Researchers have shown that trilobites, which roamed the world’s oceans 450 million years ago, may have grown to a similar size and age as current crustaceans.
Trilobites are marine arthropods that existed from about 520 million years ago until they went extinct 250 million years ago, at the end of the Permian period. Just like modern arthropods whose growth is limited by having gill-like appendages rather than lungs, trilobites lived in low-oxygen environments and so, exhibited low growth rates.
In a paper published in the journal Paleobiology, researchers from the University of British Columbia (UBC) and Uppsala University show that the Ordovician trilobite Triarthrus eatoni reached a length of just above four cm in about 10 years, with a growth curve very similar to that of today’s shrimp.
“T. eatoni lived in low-oxygen environments and, similarly to extant crustaceans exposed to hypoxic conditions, exhibited low growth rates compared with growth under more oxygenated conditions,” said UBC marine biologist and fisheries expert Dr. Daniel Pauly, lead author of the study.
“Low-oxygen environments make it more difficult for water-breathers to grow, and add to the difficulties of breathing through gills, which, as two-dimensional surfaces, can’t keep up with the growth of their three-dimensional bodies. Thus, under hypoxic conditions, they must remain small if they are to maintain the rest of their body functions.”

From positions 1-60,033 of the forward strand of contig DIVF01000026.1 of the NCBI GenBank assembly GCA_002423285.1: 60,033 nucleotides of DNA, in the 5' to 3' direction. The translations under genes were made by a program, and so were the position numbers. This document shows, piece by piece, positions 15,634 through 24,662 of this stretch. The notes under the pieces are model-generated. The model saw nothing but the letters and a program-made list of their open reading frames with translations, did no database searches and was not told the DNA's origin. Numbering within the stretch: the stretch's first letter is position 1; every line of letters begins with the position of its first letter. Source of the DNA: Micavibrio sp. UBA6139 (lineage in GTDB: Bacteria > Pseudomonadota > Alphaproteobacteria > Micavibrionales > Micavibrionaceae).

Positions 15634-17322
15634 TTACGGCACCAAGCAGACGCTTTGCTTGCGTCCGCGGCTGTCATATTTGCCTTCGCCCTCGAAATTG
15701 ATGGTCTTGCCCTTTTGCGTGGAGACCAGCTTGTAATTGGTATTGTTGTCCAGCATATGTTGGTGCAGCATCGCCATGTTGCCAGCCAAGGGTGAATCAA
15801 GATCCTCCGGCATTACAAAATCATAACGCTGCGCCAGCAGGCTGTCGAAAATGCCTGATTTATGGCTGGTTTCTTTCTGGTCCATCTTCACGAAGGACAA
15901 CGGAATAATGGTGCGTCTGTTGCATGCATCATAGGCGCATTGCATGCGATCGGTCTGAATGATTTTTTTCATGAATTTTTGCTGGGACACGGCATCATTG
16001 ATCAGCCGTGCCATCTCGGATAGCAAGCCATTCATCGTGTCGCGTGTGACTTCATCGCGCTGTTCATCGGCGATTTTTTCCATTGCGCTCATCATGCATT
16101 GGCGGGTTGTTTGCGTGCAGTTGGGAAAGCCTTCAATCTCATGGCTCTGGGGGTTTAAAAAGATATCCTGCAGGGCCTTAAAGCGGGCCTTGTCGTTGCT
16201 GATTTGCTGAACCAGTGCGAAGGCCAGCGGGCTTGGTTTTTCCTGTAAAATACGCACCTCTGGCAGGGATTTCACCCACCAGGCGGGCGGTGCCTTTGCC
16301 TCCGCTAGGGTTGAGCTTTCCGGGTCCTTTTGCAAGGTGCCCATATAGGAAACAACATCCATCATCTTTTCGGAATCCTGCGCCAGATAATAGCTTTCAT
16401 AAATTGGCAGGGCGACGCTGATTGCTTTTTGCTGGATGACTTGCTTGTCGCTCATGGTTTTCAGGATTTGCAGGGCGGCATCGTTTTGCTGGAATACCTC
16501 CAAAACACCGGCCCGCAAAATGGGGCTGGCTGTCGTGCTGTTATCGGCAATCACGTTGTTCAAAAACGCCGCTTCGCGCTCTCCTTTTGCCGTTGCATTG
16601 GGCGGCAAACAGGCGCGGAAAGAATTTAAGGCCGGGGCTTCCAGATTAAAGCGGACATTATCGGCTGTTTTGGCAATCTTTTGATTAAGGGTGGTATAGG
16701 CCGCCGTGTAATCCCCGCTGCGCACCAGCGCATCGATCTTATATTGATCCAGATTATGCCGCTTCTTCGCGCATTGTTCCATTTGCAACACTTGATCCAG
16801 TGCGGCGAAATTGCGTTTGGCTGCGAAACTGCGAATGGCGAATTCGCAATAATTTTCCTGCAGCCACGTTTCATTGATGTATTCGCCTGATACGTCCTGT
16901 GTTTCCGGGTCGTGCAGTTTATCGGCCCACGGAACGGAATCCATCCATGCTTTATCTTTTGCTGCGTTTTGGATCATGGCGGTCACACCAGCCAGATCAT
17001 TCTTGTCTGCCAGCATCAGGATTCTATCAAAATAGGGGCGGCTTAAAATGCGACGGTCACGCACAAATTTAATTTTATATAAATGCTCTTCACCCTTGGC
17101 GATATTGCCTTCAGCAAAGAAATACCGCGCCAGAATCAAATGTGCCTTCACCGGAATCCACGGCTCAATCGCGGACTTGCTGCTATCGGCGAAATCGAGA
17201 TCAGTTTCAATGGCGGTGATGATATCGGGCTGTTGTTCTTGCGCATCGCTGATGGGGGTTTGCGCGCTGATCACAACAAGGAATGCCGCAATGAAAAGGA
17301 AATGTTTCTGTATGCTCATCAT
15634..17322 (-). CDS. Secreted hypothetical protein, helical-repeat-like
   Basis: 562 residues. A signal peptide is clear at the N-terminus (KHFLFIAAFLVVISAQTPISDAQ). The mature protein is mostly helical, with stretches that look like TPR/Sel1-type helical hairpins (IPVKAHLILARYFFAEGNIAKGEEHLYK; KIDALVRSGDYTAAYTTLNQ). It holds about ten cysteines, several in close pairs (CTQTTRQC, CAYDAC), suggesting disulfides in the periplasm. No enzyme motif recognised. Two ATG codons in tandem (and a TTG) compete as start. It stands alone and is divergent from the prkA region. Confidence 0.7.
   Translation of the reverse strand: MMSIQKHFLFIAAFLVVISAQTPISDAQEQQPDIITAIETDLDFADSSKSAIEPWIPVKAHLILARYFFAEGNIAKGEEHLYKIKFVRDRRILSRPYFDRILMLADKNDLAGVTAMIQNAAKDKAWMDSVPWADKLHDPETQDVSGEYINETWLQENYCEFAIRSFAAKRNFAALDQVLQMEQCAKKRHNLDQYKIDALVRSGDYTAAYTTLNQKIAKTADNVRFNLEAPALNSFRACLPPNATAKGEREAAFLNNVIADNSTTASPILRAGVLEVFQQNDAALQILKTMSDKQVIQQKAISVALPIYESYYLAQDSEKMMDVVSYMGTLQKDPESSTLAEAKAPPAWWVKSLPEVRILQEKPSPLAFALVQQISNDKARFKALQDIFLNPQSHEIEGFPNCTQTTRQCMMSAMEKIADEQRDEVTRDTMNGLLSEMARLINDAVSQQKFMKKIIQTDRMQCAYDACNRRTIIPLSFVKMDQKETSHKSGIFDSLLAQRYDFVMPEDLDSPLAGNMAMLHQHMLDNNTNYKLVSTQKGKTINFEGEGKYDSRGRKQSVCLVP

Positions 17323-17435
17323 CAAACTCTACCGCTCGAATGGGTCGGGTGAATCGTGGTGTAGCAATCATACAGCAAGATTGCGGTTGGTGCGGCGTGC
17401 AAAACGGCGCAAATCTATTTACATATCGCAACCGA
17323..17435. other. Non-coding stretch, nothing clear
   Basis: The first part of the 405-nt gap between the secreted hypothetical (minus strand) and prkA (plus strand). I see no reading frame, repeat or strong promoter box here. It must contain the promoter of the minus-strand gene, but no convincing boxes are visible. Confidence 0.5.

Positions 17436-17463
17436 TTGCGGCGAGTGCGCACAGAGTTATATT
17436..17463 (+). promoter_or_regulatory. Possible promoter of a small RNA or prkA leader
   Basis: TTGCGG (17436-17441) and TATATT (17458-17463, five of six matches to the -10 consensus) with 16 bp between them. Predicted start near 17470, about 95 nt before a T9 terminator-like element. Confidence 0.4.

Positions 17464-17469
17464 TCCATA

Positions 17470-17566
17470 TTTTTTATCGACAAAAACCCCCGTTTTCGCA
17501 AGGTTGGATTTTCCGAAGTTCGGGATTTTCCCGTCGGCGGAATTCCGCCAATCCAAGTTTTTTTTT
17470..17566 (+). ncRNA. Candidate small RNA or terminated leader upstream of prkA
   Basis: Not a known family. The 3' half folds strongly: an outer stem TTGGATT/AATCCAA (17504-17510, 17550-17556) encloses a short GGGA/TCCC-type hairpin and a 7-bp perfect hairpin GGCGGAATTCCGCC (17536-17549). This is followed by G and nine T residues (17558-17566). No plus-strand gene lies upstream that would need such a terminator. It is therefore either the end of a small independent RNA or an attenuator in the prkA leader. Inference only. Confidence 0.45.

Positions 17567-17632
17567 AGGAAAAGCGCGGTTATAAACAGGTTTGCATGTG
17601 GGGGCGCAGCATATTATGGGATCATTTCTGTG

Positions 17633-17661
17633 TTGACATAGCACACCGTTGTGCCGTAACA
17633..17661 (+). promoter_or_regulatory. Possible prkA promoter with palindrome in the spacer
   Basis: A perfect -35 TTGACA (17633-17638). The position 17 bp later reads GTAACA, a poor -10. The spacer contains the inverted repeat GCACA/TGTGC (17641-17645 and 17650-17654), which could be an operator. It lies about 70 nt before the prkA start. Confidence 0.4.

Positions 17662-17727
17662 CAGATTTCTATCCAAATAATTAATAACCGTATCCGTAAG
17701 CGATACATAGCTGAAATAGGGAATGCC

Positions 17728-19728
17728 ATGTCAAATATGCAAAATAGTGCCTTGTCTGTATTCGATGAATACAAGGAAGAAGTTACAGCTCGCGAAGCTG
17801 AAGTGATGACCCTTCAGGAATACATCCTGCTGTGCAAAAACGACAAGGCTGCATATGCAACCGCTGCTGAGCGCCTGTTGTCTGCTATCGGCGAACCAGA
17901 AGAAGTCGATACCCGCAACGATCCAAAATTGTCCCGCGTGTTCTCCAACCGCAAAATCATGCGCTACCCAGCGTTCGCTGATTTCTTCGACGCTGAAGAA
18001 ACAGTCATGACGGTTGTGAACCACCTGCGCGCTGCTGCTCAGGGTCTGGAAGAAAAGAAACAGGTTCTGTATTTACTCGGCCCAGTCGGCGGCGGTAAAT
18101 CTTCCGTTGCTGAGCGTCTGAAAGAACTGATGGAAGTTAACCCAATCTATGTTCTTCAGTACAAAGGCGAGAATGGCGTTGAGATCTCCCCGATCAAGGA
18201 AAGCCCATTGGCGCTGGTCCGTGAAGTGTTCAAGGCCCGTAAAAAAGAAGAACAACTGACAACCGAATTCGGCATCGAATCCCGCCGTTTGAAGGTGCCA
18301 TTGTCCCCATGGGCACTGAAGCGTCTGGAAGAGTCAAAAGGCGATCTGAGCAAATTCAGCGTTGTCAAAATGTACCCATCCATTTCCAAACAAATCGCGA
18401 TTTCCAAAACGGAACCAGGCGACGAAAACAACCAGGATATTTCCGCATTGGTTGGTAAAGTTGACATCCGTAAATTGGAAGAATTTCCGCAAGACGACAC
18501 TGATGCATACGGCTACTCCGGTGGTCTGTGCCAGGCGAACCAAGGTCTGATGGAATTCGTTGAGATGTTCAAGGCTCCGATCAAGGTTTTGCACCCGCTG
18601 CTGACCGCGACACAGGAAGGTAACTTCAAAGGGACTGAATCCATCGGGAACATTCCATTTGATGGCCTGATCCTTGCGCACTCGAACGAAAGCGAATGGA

In the case of trilobites, their exopods—external branches on the upper part of their limbs—functioned as gills which caused similar growth constraints to those of their modern counterparts.
To reach these conclusions, Dr. Pauly and his colleague from Uppsala University, paleontologist Dr. James Holmes, resorted to the analysis of length-frequency data, a method developed within fisheries science and marine biology for studying the growth of fish and invertebrates lacking the physical markings that indicate their age.
“These findings provide the first reasonable estimates of absolute growth in early animals using methods known to accurately characterize growth in comparable living species,” Dr. Holmes said. “They show us that nearly half a billion years ago, growth in marine arthropods like trilobites was similar to modern examples like crustaceans living in today’s oceans.”
The information to perform their analysis was obtained from an earlier publication with information of the length-frequency distribution of 295 exceptionally-preserved trilobite fossils collected in the 1830s at Beecher’s Trilobite Bed in New York State.
After estimating the parameters of a growth model widely used in fisheries science, the von Bertalanffy growth function, the researchers compared their results with published data on the growth of modern crustaceans. They found that the growth parameters they estimated for Triarthrus eatoni were well within the range of recent, slow-growing crustaceans such as shrimp.